Saturday, June 27, 2015

Ellicott City - Mt. St. Francis (Louisville) - Rome - Assisi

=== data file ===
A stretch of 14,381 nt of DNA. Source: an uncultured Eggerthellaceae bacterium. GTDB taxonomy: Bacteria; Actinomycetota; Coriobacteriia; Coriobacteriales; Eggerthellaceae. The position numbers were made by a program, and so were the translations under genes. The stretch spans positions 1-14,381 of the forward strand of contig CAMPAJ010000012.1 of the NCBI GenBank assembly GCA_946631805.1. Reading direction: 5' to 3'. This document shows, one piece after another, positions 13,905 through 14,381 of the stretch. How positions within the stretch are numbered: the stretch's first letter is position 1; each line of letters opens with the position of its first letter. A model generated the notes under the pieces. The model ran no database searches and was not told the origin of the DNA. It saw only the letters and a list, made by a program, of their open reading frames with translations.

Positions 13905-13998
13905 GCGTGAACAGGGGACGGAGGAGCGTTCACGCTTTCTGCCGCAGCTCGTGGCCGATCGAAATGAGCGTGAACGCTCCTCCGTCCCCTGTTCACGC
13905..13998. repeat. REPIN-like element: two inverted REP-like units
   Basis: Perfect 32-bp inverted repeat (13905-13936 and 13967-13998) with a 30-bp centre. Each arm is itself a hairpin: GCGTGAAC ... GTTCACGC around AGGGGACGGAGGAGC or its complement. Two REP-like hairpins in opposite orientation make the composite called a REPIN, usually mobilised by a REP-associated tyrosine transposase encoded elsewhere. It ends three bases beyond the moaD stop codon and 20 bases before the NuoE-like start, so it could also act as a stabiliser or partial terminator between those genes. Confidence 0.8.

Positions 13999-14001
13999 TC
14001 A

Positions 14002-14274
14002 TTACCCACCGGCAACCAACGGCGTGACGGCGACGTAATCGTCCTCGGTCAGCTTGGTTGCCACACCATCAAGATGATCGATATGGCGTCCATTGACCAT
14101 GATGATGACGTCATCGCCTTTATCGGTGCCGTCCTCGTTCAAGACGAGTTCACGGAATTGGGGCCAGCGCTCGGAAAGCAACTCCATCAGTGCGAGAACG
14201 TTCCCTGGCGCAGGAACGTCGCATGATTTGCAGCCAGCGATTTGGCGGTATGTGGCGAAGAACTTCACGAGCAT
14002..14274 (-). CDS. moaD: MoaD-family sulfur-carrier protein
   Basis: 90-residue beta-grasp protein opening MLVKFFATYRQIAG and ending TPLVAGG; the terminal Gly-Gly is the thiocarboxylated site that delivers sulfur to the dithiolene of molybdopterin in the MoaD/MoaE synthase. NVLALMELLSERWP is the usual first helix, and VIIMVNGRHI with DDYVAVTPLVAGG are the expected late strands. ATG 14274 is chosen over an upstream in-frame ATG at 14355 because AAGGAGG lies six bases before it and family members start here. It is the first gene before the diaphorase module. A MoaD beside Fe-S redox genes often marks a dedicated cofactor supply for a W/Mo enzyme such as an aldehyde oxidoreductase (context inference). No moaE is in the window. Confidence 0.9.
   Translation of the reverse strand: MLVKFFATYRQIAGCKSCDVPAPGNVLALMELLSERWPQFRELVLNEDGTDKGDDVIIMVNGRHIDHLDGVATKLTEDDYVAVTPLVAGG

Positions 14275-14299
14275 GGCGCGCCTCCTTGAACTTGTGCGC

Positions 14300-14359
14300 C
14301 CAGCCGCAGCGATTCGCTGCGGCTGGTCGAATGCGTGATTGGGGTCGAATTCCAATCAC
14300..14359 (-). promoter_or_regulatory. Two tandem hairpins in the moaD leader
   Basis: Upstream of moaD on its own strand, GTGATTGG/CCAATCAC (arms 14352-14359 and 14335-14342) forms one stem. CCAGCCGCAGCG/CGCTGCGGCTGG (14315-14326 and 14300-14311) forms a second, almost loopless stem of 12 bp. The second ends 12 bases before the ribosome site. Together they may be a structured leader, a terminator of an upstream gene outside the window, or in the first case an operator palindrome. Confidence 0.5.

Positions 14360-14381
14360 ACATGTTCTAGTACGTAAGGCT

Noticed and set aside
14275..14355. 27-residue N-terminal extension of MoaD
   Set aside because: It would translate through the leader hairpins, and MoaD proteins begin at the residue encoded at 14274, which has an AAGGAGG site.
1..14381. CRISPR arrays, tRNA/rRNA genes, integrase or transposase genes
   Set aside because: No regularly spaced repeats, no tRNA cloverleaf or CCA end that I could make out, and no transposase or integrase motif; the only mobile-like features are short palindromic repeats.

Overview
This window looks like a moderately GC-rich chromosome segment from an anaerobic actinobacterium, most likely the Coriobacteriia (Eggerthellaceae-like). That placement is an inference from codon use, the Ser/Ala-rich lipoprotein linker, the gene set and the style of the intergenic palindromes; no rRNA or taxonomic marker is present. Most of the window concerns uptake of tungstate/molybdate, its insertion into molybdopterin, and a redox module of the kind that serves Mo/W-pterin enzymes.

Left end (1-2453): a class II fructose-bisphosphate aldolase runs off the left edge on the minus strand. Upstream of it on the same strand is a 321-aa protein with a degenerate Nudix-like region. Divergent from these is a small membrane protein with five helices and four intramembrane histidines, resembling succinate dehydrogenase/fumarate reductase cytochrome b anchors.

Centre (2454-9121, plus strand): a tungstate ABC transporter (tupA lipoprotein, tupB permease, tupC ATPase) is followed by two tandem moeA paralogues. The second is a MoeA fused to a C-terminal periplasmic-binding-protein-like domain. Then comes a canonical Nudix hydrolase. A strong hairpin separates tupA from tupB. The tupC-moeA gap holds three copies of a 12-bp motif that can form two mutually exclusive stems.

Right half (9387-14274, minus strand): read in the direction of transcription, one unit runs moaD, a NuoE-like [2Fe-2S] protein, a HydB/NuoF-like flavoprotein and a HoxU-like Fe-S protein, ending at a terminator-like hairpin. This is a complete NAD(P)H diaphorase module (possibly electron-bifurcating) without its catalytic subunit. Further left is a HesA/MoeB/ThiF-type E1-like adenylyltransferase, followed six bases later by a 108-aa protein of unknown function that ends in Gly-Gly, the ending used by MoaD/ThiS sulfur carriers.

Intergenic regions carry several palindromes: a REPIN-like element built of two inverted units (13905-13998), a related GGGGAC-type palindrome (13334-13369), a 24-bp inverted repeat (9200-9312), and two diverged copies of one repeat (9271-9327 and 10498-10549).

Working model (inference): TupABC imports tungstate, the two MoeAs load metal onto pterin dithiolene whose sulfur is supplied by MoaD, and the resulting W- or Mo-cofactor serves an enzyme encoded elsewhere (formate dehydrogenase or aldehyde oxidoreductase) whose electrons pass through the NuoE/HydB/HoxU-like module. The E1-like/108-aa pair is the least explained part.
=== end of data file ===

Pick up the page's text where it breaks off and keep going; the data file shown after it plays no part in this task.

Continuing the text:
June 27, 2015 Peace and Good, I finished off my many appointments at Ellicott City. I came out of them pretty well. I just have a touch of carpal tunnel in my left hand (I am right handed) so I am wearing a wrist brace for the next couple of weeks. It is not all that big a deal, but had drawn tons of comments from the Europeans who ask whether it is a type of boxing glove or whether I am trying to be a Ninja Friar. From Ellicott City I flew out to Louisville. There I conducted a day of recollection for the definitory of the Midwest province on the topic of Franciscan leadership. It was a nice relaxed day. The day after we had the jubilee celebrations for profession of vows and priesthood. Counting up all the years in religious life and the priesthood, there was more than 1,000 years of service in the room. The day after the celebration it was off to Rome. I had come down with a heavy cold and bronchitis, so the flight back was not all that much fun. I am just now recovering from it. We had a one day definitory meeting on last Saturday. We were not able to finish all the business, so that meeting has continued all throughout this week. We also had our annual meeting of the presidents of the various federations of the Order. We divide the Order up into seven geographic regions, and each one is called a federation. Each federation has a provincial or custos who is the president to organize the federation along with the Assistant General. The president of our federation is fr. Jim Kent from the Midwest province. So all day long we have been meeting with them, and in the breaks meeting as a definitory to finish our business. It had been very busy. Today we finish and we head back to Rome. I have finished some books: The Moghul by Thomas Hoover This is a saga about an English sea captain who travels to India during the 17th century to try to establish trading relations with that country. He encounters many strange and exotic situations. He falls in love with a beautiful Persian woman who had been the wife to the moghul. He is part of a battle of one of the Moghul’s sons to take over the empire. There is a lot of reflection on the sharing of cultures and learning from one another. Overall, the book is quite good. The Reluctant Fundamentalist by Mohsin Hamid This is a very interesting book. The action takes place at a restaurant in Pakistan, and it consists of a dialog (although we never hear one side of it) between an American and a Pakistani professor. The Pakistani had been educated in the States and worked there for a major company, but he lost heart over a love interest who drifted away from him into a psychological breakdown and also through the fact that he was collaborating in the oppression of people for profit. (His company evaluated the success of companies and recommended ways to save money which often led to the loss of jobs for employees.) Furthermore, he saw his homeland drifting into an almost inevitable war with India that would probably have resulted in disaster. While the professor is always extravagantly polite, there is a current of tension just below the surface. One is never quite clear whether the American is there to assassinate him, or he is plotting to have the American killed. April 4, 1968: Martin Luther King Jr.’s Death and How it Changed America by Michael Eric Dyson Dyson presents the story of Martin Luther King Jr.’s assassination, and also of the aftermath in the civil rights movement. He speaks of two dangers in speaking of King. There are those who would like to demonize him for bigoted reasons, and there are his followers who have a tendency to canonize him, ignoring his very real humanity. He speaks of his successors, especially Jesse Jackson and Al Sharpton. He deals with the question of how much has really been accomplished in the battle for equality, stating that the upper and middle class blacks have benefited most from the civil rights movement, but the poor have been left behind in many ways. The presentation is a bit polemic, but it is good to hear certain things from a different point of view. Conspirata by Robert Harris A couple of years ago I read a book by Harris called Imperium. That was the story of how Cicero rose to power in Rome. This is the book of his rule and his difficulties both during his year long reign and especially in the period immediately afterward. The book is very, very well written. The presenter is Tiro, who was a slave and secretary to Cicero. One gets a very good picture of the terrible machinations and very flawed people at the end of the Republic period, just before everything fell apart and Julius Caesar ended up as dictator of Rome. Those Angry Days by Lynne Olson This is the story of the period of time right before the entrance of the United States into World War II. Great Britain was lobbying for the US to assist it, whether by arms or possibly even by joining the battle. There was a huge movement of isolationists in the States who wanted nothing to do with the war. Charles Lindbergh was one of the main proponents of this point of view. The book covers the personality and actions of Lindbergh and his wife Anne. It deals with Franklin Roosevelt’s tendency to equivocate and procrastinate as much as he could. The book gives a good portrait of this very vocal, very contentious debate. I hope you have a good week and a great July 4th. Shalom fr. Jude


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